4 page(s)

$3.50
Building a Boarding Stepladder (Pub. No. 7731)

Many modern boats feature high sides or plenty of freeboard in their cockpit areas that add to boating safety, but make it more difficult for passengers and crew to get on and off the craft. An inboard stepladder can solve this problem. The boarding stepladder in this project has only two steps about 10 inches apart that can be modified to fit your boat by adding or omitting a step, or by possibly changing the height of the steps to suit the situation.

2 page(s)

$3.50
Installing Trim Tabs (Pub. No. 7732)

Planing-type boats that are reluctant to plane are not only fuel hogs but they also can be dangerous. When the bow of a boat rides too high, the view of the helmsman is obscured to the point where he may be unable to spot a water-soaked log or timber. The hazard can be even greater when leaving a busy harbor with heavy boat traffic. Overloading and underpowering are two reasons why some boats squat at the stern and are sluggish in getting into a planing attitude. Load placement in the boat can be another contributing factor and as simple a procedure as moving the passengers forward can work wonders to improve the performance of a craft. Trimming the boat by shifting weight, including the weight of passengers, may not, however, be the ideal solution. Guests may prefer to ride in the cockpit rather than in a forward cabin. The obvious solution to an underpowered boat that is slow to come on plane is more power, which can be costly. If the problem is primarily a matter of trim and not of power, the addition of trim tabs can help solve it.

2 page(s)

$3.50
Some Handy Ways to Stow Anchors (Pub. No. 7736)

You can save yourself some embarrassment and prevent damage to your craft by carrying an anchor In a handy place, ready to use at a moment’s notice. There are many places where you may be cruising—long, narrow channels; among islands and reefs; in crowded harbors—where a sudden rigging or auxiliary power failure can get you into instant trouble. It is not the time to have to rummage through a cockpit anchor locker or a mess of snarled line in the forepeak to get an anchor clear and rigged for use. On the other hand, no sailor wants to have an anchor adrift on the forepeak in heavy weather. For that reason, many popular types of anchors are usually chocked in bronze fittings that support the anchor crown and fluke tips, and provide a tiedown for the shank. There are, however, some serious shortcomings with this type of installation. For example, jib sheets are likely to snag on the anchor stock when the boat is tacked. When handling headsails, you can accidentally step on the stock and wrench the anchor out of its chocks, sometimes bending them as well. And, the anchor stocks are apt to be in the way of your ankles. There are a number of solutions to such problems depending on the type of anchor you have and the configuration of your boat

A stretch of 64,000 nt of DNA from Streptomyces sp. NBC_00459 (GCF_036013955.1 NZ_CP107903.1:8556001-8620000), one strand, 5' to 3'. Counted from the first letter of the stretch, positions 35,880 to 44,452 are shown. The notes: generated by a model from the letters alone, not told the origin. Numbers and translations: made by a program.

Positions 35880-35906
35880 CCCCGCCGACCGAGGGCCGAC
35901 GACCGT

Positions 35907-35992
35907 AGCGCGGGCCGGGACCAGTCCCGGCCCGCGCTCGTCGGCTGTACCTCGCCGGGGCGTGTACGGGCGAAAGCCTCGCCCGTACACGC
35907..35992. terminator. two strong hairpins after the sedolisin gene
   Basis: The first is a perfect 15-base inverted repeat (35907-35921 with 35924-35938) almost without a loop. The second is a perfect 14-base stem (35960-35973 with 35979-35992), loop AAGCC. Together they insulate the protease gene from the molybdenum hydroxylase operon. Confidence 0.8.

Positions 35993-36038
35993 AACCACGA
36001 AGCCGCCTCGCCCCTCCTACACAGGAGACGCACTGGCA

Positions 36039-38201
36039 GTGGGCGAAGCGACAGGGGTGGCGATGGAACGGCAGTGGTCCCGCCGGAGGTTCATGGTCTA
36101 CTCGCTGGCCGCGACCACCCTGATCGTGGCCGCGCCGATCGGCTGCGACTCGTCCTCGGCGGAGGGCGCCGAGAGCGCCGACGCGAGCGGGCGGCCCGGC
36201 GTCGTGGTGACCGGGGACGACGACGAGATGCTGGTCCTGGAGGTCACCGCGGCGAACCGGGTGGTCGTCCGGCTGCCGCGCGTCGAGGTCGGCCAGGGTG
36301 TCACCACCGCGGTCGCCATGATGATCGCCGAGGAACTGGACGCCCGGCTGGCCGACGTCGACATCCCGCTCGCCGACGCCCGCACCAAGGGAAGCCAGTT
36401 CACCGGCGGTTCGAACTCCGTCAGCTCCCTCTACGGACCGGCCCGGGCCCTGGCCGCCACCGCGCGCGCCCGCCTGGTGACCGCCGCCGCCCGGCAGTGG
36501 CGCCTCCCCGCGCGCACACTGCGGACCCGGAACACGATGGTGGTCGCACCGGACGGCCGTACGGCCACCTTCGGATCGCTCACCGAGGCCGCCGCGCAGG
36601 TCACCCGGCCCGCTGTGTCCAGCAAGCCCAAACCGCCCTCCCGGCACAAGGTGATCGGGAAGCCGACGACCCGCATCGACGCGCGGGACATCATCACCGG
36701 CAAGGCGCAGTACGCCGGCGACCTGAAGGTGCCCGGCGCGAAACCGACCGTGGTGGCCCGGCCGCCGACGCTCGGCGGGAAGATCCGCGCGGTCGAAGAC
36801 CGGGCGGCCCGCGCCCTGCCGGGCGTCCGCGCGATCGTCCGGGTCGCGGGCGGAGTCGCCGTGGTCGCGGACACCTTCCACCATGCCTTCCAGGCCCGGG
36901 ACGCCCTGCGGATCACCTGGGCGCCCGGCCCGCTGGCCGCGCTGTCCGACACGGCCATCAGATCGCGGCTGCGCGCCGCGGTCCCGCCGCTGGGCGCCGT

4 page(s)

$3.50
Mounting an Outboard on a Sailboat (Pub. No. 7737)

Many sailors like to add an outboard auxiliary to their daysailers or trailerable cruising boats. And, anglers who fish offshore or on big inland lakes also like to add a smaller outboard if their crafts are equipped with a single big outboard, sterndrive or inboard engine. Such an addition provides efficient fuel-saving trolling and a “spare tire” for getting home in case the main engine has trouble.

4 page(s)

$3.50
Basic Electrics (Pub. No. 7739)

The electrical system of a boat is often regarded by owners as something to be avoided, especially if it involves messing around with a maze of wiring behind the control console. The do-it-yourselfer who tackles the construction of a trolling center for his fishing boat without hesitation may be reluctant to install an electronic depth sounder, because the last time he tried to fix a light switch at home it resulted in a shower of sparks, a blown fuse, and a screwdriver with a scorched tip,to say nothing of shaky nerves and a firm resolve to leave electrical repairs to someone who knows what must be done. Although this is excellent advice, it need not prevent a novice from replacing blown fuses, making simple installations of electrical equipment and accessories, or even checking out a boat’s electrical system, providing, of course, that he knows what he is doing. And, this is the purpose of this Data Sheet—to provide an easy step-by-step guide to Basic Electrics .

3 page(s)

$3.50
Per Page      61 - 80 of 171
More books